According to a study conducted by the John Hopkins University in 2013, hearing loss can increase the risk of cognitive problems and dementia.
As part of a dementia study in 2011, the cognitive health of 639 mentally sharp people was monitored. The volunteers’ mental abilities were tested regularly, for about 12 years and some for 18 years.
The results concluded that the worse the initial hearing loss, the more likely the person was to develop dementia.
According to researchers, there are plausible reasons for why hearing loss might lead to dementia. The brain’s hearing center, called the auditory cortex, is very close to the region where Alzheimer’s first starts and this could be one of the major reasons.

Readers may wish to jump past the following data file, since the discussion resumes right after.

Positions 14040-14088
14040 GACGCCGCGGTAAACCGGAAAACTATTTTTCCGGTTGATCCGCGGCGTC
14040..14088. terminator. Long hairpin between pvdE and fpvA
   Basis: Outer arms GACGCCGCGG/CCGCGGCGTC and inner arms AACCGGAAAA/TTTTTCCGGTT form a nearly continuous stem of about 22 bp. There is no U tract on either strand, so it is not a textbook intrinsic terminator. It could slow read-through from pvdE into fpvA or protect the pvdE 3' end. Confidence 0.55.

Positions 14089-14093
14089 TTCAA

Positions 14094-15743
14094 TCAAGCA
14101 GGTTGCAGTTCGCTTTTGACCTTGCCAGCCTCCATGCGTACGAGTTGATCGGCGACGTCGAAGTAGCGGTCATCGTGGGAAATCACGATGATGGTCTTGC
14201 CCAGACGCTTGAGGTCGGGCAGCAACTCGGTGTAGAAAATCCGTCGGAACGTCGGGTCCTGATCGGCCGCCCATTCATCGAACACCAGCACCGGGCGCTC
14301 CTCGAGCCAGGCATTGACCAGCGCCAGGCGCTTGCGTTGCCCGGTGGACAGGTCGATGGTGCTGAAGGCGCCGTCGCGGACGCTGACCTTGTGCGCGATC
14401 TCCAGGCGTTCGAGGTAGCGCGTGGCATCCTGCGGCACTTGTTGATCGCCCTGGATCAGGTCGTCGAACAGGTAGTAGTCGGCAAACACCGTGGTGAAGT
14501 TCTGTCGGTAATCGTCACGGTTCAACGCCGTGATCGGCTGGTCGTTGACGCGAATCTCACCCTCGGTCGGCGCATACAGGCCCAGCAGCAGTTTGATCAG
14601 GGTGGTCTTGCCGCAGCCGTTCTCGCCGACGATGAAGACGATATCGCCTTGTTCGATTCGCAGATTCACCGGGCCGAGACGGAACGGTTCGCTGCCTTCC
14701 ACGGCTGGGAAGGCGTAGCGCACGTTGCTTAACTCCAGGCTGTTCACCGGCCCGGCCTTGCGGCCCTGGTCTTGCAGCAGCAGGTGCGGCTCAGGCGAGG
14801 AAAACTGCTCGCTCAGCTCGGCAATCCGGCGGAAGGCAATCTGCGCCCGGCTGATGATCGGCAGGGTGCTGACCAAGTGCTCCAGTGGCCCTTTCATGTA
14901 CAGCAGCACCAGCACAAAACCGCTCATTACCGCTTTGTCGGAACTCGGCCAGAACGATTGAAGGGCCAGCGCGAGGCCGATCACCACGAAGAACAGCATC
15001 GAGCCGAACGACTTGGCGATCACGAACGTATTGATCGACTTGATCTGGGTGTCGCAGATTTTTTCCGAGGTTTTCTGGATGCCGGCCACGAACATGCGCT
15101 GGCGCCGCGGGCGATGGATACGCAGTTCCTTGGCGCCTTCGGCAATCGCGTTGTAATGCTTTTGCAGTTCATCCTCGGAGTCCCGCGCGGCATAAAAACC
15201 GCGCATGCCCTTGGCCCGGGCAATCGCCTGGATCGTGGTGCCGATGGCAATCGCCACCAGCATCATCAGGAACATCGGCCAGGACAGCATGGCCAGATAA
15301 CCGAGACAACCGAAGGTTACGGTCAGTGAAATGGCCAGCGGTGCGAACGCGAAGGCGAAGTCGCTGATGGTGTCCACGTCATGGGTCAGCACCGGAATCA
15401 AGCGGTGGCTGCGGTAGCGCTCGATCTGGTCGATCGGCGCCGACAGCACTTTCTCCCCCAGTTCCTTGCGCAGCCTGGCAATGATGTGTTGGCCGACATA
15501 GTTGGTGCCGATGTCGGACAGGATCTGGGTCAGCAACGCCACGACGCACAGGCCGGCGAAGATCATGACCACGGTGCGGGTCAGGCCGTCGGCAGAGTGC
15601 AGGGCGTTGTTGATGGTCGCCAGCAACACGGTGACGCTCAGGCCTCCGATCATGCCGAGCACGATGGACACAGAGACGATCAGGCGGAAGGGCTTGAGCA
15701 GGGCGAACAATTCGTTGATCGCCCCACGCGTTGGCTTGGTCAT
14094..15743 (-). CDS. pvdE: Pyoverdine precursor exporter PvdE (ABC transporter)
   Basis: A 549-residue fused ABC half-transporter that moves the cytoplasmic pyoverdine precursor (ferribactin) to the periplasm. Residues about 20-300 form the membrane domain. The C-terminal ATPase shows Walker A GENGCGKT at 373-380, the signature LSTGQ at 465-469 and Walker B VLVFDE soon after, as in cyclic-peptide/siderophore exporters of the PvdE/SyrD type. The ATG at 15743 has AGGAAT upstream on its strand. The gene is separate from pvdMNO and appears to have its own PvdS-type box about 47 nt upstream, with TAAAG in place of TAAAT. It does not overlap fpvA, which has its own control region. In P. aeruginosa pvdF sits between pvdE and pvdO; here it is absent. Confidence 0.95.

Although the brain naturally becomes smaller with age, brain shrinkage seems to be fast-tracked in older adults with hearing loss. This was proved in a study by Frank Lin, MD PhD through John Hopkins University and the National Institute on Aging.
Those with impaired hearing had significantly more shrinkage in particular regions, including the superior, middle and inferior temporal gyri, brain structures that are responsible for sound and speech processing.